We're still six weeks away from the teeth of draft season but Fantasy Baseball prep is a 12-month pursuit these days; let's melt some snow and get some baseball talk going. We'll be visiting all 30 MLB clubs over the next three weeks – two teams a day, Monday through Friday – and opening up arguments on the most intriguing fantasy questions we can find. Today you're getting the most natural of rivals – the Red Sox below, the Yankees over here – and we've tried to create a theme with each of the 15 pairings. Time to start filling the ark.
Crawford's $142 million deal in early December was one of the biggest shocks of the offseason. He'll certainly be paid like a superstar for the next seven years, but has he done enough to force his way into our Top 12 or Top 15?
Crawford's career resume at Fenway Park only covers 76 games; we certainly don't want to overreact to a modest sample of games. That established, it's interesting to note that he's got a pedestrian .275/.301/.406 line at Fenway along with a modest four homers. We can't blame it on Boston's pitching staff – Crawford posted a .327/.362/.482 slash against the same Red Sox when the teams met at The Trop (along with eight homers, in 36 less at-bats).
Boston's expected starting lineup contains five left-handed batters and Crawford doesn't want to hit leadoff; connect the dots and he'll probably slot third to start the year. Will this be a drain on Crawford's stolen-base upside? He saw 49 games in the three-hole last year and only stole nine bases in those games. For his career he's attempted .424 steals per game when hitting second, as opposed to .303 attempts per game when in the No. 3 position. I'm not going to target Crawford in mixed-league drafts this spring – the price will have to meet me before I point-and-click.
The Gonzalez deal should go down as Boston's signature move from this winter. The cost was pricy but not ridiculous, and Gonzalez has the type of inside-out swing that should play well in Fenway. He's got power to all fields, and he's certainly willing to hit the ball where it's pitched.
With all due respect to the fine people and fans of San Diego, it's exciting to see Gonzalez liberated from Petco Park while he's still in the prime of his career (he turns 29 in May). Cavernous Petco held Gonzalez down to a .267/.367/.442 slash line over the years, while Gonzalez posted a .298/.370/.559 line hitting anywhere else in the majors. His career home run rate is over 50 percent higher for his non-Petco games. You're committing highway robbery if you land Gonzalez in the second round of your draft, and you can certainly consider him for Round 1.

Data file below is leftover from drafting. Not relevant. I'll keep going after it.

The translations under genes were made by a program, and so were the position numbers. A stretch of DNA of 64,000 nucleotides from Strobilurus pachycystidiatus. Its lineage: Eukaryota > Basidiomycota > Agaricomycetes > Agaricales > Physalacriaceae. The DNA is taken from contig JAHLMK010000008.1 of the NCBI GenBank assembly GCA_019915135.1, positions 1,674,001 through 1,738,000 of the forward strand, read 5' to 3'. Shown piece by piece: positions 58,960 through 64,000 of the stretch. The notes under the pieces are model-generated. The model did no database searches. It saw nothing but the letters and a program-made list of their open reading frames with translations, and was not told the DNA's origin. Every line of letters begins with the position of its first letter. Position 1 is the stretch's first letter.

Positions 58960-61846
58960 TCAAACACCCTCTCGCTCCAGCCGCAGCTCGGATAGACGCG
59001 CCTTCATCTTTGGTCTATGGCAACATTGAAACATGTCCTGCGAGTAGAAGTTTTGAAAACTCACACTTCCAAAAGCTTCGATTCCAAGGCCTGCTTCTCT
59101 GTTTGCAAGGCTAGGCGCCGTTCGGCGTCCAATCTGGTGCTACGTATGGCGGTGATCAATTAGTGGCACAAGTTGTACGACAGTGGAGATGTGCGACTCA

The red ink on Papelbon's 2010 file jumps out at you. He lost seven games and blew eight saves, and his ERA climbed by more than two runs. But how badly was he really pitching? Papelbon's strikeout rate was essentially the same as it was in 2009, there wasn't a dip in velocity, and he issued just one additional walk in 2010 (ignoring the intentional passes). For the most part this surface step backwards was a case of sequencing events; I'll be very surprised if Papelbon doesn't have a better season in 2011. Bill James projects a 2.61 ERA and 41 saves for Papelbon, and the Yahoo! Fantasy Baseball Magazine has Papelbon down for 38 handshakes and a 3.09 ERA.
Mind you, the Red Sox have plenty of capable candidates to step in if Papelbon can't sort things out. Daniel Bard(notes) was electric as a set-up man last year, and Bobby Jenks(notes) and Dan Wheeler(notes) were acquired in the offseason. Bullpen depth, at least from the right side, shouldn't be a problem here.
There's certainly a positive spin to be made on Beckett. His messy ERA was driven by a meaty BABIP (.349) and a 14.2 HR/FB rate, and the last time he had a washout year (2006) a tremendous profit season followed. But why was Beckett's fastball such a negative pitch for him in 2010? Was a 0.8 loss in velocity enough to tip the scales? Was Beckett simply not able to command his heater? What concerns me most about Beckett is that he has a 4.59 career ERA at Fenway Park and a 6.26 career ERA against the Yankees. If you can't trust a starter most of the time, why invest?
I'm more interested in Lackey for 2011, and although his ADP is currently higher than Beckett's (137 versus 158), I suspect Lackey will come cheaper than Beckett (and cheaper than No. 137) in a lot of groups. Lackey's strikeout rate and control rebounded nicely in the second half last year, and while his overall numbers weren't great anywhere, he actually pitched worse on the road as opposed to Fenway Park. Perhaps the adjustments he made in the latter part of 2010 will carry over to this spring, and with a lot less pressure hanging over him.
Who's the starting shortstop?
Marco Scutaro(notes) still has that position on paper but it's not a done deal; Jed Lowrie(notes) will probably get a chance to make a run at the position in spring training. Lowrie posted a zesty .287/.381/.526 line last year, with nine home runs over 171 at-bats. The winner of this battle will hit at the bottom of the order, but any spot in the Boston undertow this year should offer fantasy utility. The Red Sox also have to figure out their catching situation, where the aging Jason Varitek(notes) and the annually-disappointing Jarrod Saltalamacchia(notes) top the list.